Japanese verbs have different tenses and different forms. One single Japanese verb can be changed into different forms and is used in different contexts. Different forms or tenses of verbs are used in different context of the sentence. In Japanese grammar there are different sentence patterns used to convey different meanings or ideas. These different forms and tenses of verbs are used in these sentence patterns.
Masu form of a verb is also called the “stem form” of a verb. This is the shortest form of a verb. The stem form cannot be used alone or individually, something has to be added to it to bring meaning to it. When “masu” is removed from the “masu form” the remaining part of the verb is the “stem form”. Hence the name “masu base”. This rule is same for all the three groups of Japanese verb. E.g.:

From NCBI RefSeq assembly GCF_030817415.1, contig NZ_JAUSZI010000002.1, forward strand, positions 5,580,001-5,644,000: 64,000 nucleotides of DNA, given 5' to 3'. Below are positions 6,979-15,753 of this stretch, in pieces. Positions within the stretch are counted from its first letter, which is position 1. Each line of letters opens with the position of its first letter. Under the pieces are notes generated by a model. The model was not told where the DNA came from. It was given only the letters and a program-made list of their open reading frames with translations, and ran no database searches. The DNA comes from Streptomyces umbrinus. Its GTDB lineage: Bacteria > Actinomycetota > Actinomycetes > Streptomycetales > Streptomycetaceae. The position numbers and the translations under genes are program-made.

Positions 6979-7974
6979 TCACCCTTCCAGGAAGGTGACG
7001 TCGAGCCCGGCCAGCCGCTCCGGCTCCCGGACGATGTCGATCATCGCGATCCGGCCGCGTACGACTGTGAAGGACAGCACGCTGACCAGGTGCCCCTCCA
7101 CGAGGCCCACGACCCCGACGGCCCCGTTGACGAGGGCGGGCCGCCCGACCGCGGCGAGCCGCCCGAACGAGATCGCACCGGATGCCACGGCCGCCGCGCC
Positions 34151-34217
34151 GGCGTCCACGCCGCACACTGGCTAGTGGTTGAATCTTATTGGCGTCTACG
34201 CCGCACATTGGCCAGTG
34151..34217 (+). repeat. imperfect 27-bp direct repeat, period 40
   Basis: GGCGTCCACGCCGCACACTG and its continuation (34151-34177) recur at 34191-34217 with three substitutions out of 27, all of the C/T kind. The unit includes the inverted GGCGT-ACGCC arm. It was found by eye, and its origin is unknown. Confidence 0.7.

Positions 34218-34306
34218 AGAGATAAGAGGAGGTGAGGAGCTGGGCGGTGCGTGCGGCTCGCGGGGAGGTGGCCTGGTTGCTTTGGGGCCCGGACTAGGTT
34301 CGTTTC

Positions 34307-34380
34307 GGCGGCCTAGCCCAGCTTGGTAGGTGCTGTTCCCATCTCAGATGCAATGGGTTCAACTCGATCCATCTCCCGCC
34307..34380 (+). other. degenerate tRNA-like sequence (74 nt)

As specified earlier the “stem form” of the verb cannot be used alone. Following are the uses of “stem” form of verb:-
Meera san wa kuruma o kaitai desu. ( Ms. Meera wants to buy a car.)
Therefore, Meera’s want to buy a car is shown by this sentence pattern.
Watashiwa benkyo o shini nihon e ikimasu. ( I am going to Japan for studying.)
In this example, my intention of going to Japan is for studying.
Kimura san wa kiiroi seta wo ki, kuroi sukato wo haki, shiroi boushi wo khaburimashita. ( Miss Kimura is wearing a yellow sweater, a black skirt and a white cap.)
Here instead of making three small sentences to describe what kimura is wearing only one sentence has been made by using the masu base of verbs.
These are the uses of the stem form of Japanese verbs, which one should know if he/ she is aiming to appear for the N5 JLPT exam.
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